A COUPLE have spoken of the anguish they felt at the tragic death of their baby son just hours after he was born - a death they say could have been avoided if they had had the proper care.

Yvette Crook and Paul Swaine, of Wyke, Bradford, were heartbroken when Jacob passed away.

And they say the fact that the hospital NHS Trust has still not provided a full account of what happened when Yvette gave birth last April has left them worried at a time when the couple are expecting another child.

Yvette, 31, and Paul, 34, are over three months into their second pregnancy but are growing increasingly anxious as their due date gets closer after their first baby, Jacob, died just five hours following birth at Calderdale Royal Infirmary on April 5 last year.

Yvette’s first pregnancy progressed well with little concern, however the family say a delay in identifying Jacob’s distress during labour and a failure to expedite his delivery led to his unexpected death.

She said she was coming up to being two weeks overdue and was to be induced. She said: “We were told to phone up about being induced but on April 3 we were told there were no beds.

“Paul stayed up all night in case one came up and then rang the next day. At 10am they rang to say a bed was available and I was put on a monitor.

“His heart rate was fine and at 1pm I had a pessary. At 5pm I started having contractions. I was told ‘it’s fine’ and then they never asked how I was.”

She said she was being attended to by a student nurse who was liaising with a midwife. After 9pm she had a bath and asked for gas and air but it took time coming back.

“I was 7cm dilated but the midwife said it was ‘too late for an epidural’.”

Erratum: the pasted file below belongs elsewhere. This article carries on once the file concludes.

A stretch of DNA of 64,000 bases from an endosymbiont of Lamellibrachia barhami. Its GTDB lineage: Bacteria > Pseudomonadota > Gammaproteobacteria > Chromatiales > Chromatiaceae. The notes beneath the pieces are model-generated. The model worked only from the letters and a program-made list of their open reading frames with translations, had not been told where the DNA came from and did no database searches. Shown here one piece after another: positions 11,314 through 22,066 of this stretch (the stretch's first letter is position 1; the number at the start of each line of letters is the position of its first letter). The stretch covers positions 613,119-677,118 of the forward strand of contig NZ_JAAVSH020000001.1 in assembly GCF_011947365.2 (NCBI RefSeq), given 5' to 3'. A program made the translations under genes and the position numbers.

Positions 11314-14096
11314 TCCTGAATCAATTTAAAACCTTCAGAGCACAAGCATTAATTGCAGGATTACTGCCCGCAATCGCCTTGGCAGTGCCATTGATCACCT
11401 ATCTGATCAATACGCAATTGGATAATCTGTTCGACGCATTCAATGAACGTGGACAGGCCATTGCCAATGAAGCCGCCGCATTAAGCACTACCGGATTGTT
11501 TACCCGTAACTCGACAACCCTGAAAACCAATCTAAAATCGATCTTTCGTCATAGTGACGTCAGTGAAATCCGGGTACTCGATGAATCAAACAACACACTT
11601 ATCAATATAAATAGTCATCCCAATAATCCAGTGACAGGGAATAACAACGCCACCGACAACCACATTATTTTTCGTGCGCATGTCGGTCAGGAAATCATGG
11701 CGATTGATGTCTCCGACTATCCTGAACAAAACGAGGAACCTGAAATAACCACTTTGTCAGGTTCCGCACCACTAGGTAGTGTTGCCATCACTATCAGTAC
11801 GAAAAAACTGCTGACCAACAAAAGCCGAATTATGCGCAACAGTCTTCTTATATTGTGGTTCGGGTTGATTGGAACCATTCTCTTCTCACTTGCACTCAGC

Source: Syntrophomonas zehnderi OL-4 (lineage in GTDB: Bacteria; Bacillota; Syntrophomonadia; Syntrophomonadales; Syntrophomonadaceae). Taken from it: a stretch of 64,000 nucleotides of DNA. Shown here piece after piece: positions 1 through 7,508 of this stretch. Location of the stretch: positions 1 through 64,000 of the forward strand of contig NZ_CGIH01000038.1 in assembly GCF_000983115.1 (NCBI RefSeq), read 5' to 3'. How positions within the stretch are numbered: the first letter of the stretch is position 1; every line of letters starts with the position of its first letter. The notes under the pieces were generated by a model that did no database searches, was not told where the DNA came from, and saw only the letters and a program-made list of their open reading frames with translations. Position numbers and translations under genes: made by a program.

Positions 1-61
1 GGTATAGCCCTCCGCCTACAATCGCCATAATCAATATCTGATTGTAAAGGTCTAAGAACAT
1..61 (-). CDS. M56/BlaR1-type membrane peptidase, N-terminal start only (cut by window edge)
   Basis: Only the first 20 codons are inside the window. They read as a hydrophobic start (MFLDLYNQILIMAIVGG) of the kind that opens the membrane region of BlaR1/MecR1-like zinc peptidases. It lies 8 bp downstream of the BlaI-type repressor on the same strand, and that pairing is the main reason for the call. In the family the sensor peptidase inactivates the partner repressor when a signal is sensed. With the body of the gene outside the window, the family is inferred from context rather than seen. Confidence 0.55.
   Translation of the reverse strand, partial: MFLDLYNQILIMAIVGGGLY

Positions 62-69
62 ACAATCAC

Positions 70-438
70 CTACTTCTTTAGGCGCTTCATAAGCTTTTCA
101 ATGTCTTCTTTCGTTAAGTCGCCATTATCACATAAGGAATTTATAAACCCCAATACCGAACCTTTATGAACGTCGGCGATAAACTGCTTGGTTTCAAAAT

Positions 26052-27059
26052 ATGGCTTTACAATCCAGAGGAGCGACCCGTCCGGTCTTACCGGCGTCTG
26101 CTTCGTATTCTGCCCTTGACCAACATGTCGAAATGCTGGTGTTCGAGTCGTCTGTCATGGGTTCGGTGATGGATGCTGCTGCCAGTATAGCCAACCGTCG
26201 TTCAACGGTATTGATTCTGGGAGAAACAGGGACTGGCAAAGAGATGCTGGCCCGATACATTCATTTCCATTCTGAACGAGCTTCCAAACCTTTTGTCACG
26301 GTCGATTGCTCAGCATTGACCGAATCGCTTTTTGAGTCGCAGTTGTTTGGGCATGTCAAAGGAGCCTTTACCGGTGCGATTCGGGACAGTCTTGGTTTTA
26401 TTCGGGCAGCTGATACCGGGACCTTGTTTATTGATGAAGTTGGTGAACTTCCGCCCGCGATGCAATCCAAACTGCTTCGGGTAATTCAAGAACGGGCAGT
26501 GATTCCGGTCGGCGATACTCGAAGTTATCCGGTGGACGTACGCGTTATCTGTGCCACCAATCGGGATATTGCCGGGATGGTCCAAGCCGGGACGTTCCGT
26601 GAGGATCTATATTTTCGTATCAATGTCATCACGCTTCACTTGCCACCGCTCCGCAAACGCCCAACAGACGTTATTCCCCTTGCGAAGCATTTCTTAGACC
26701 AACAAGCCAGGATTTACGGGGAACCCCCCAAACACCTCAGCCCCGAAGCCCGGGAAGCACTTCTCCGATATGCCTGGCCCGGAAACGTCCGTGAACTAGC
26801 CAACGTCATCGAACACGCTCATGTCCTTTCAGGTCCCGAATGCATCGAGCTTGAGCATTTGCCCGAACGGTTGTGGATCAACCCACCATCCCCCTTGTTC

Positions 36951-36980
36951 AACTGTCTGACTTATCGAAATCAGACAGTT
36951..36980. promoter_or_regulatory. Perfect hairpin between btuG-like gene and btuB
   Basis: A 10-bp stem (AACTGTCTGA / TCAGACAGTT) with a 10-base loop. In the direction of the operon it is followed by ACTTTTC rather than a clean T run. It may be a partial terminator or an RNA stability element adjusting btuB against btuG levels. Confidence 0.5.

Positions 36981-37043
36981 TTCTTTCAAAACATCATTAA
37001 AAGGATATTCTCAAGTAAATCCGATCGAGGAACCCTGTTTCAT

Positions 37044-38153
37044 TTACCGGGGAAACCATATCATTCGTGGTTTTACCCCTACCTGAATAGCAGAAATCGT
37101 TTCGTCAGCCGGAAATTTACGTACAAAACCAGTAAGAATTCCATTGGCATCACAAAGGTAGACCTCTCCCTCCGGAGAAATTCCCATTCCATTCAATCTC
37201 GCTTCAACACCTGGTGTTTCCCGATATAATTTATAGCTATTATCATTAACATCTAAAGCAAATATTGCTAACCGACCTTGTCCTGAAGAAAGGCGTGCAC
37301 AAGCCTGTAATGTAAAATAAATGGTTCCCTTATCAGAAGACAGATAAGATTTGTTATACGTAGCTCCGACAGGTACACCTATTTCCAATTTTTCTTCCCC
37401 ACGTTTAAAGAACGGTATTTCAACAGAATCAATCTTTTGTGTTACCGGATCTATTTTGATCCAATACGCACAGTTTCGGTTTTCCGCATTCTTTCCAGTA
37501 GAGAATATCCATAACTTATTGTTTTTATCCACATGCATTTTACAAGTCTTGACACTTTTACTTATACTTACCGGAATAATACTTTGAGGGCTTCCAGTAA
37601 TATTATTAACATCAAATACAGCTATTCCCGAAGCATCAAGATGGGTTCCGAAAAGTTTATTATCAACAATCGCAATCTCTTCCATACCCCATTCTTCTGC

She was told the birthing centre and labour ward said they did not have enough staff. She was sent down but there were no midwives available immediately.

Yvette, who was due to have a water birth, said: “I was taken into a room and left in agony. Paul help me into the birthing pool and I banged my head.

“As I pushed the water turn red. The midwife said she couldn’t hear a heartbeat. I pushed again and the water turned more red.”

She said she lost a lot of blood as she got out of the pool and was taken up in a lift and along another corridor to a room. There were no staff there but eventually people came in just around midnight. She gave birth to Jacob at about 12.35am. He weighed 7lb 1oz.

“He was born alive but his heartbeat was very slow. If we had been monitored correctly Jacob could have survived.

“We went up to see him but we were not allowed because he crashed twice. He looked in so much pain we had to tell them to stop. He slowly passed in our arms.”

The nightmare continued for the couple as Paul was given no support and then they were first told they could pick up a death certificate but then told they could not have it after all because the wrong name had been put on it.

A Serious Incident Report carried out by the Calderdale and Huddersfield NHS Trust responsible for Jacob’s care highlighted a number of failings, and Yvette and Paul have now instructed specialist medical negligence lawyers at Irwin Mitchell to carry out an investigation into what happened.

Yvette added: “We do not want other families put through what we’ve been put through.

“You put your trust in healthcare professionals. The report identified a lot of findings. I should have been monitored every 15 minutes. It’s something really simple for all care staff.”